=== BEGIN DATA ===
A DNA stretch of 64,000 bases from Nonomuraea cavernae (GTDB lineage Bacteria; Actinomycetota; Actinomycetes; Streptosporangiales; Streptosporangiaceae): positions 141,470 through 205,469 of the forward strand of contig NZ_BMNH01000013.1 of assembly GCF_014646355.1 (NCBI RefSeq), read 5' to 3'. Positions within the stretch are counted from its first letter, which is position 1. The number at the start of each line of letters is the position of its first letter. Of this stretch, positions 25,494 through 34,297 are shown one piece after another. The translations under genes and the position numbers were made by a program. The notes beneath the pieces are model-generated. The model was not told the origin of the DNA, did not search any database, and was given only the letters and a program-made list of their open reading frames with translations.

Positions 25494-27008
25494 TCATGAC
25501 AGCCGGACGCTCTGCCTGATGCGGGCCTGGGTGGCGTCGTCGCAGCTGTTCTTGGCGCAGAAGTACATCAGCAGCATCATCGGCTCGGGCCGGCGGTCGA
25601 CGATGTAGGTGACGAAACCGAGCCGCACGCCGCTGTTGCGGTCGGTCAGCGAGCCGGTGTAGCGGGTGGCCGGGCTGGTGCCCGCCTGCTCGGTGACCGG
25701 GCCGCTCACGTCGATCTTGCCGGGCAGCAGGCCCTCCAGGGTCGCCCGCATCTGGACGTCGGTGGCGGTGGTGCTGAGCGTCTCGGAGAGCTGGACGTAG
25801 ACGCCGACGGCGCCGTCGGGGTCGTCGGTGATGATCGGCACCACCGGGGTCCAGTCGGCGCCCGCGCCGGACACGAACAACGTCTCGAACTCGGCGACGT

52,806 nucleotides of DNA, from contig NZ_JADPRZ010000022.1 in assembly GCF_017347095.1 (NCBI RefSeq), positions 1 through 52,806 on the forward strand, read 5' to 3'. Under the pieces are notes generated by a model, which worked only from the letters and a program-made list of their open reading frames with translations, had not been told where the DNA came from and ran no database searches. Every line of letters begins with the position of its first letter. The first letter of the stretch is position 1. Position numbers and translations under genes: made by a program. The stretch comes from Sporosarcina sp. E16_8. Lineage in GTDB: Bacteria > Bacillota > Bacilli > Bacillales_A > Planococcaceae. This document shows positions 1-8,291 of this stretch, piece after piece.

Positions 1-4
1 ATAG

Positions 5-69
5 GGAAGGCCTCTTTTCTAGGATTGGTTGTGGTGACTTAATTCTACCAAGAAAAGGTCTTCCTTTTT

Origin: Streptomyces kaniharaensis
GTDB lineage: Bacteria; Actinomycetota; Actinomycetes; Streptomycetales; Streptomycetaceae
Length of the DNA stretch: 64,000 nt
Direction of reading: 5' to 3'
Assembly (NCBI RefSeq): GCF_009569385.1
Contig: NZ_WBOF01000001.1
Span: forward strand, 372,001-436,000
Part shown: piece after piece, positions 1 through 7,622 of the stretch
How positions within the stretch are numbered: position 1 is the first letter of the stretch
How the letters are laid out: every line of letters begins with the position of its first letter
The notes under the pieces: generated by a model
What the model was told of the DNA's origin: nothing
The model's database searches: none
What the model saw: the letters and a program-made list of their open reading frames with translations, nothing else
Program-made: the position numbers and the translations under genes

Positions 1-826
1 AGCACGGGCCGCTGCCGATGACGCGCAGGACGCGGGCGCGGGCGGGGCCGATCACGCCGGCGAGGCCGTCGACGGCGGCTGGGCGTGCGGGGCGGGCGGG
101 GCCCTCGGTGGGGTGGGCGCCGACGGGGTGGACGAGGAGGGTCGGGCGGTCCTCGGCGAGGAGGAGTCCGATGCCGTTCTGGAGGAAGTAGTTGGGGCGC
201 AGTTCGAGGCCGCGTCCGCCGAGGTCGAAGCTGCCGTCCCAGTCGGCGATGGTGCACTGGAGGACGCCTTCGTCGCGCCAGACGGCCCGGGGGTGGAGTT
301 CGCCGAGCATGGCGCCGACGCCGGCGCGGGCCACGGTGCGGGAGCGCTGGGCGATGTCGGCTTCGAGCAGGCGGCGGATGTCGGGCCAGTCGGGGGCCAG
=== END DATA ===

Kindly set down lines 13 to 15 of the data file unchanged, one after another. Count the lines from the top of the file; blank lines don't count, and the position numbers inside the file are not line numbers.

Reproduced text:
Origin: Streptomyces kaniharaensis
GTDB lineage: Bacteria; Actinomycetota; Actinomycetes; Streptomycetales; Streptomycetaceae
Length of the DNA stretch: 64,000 nt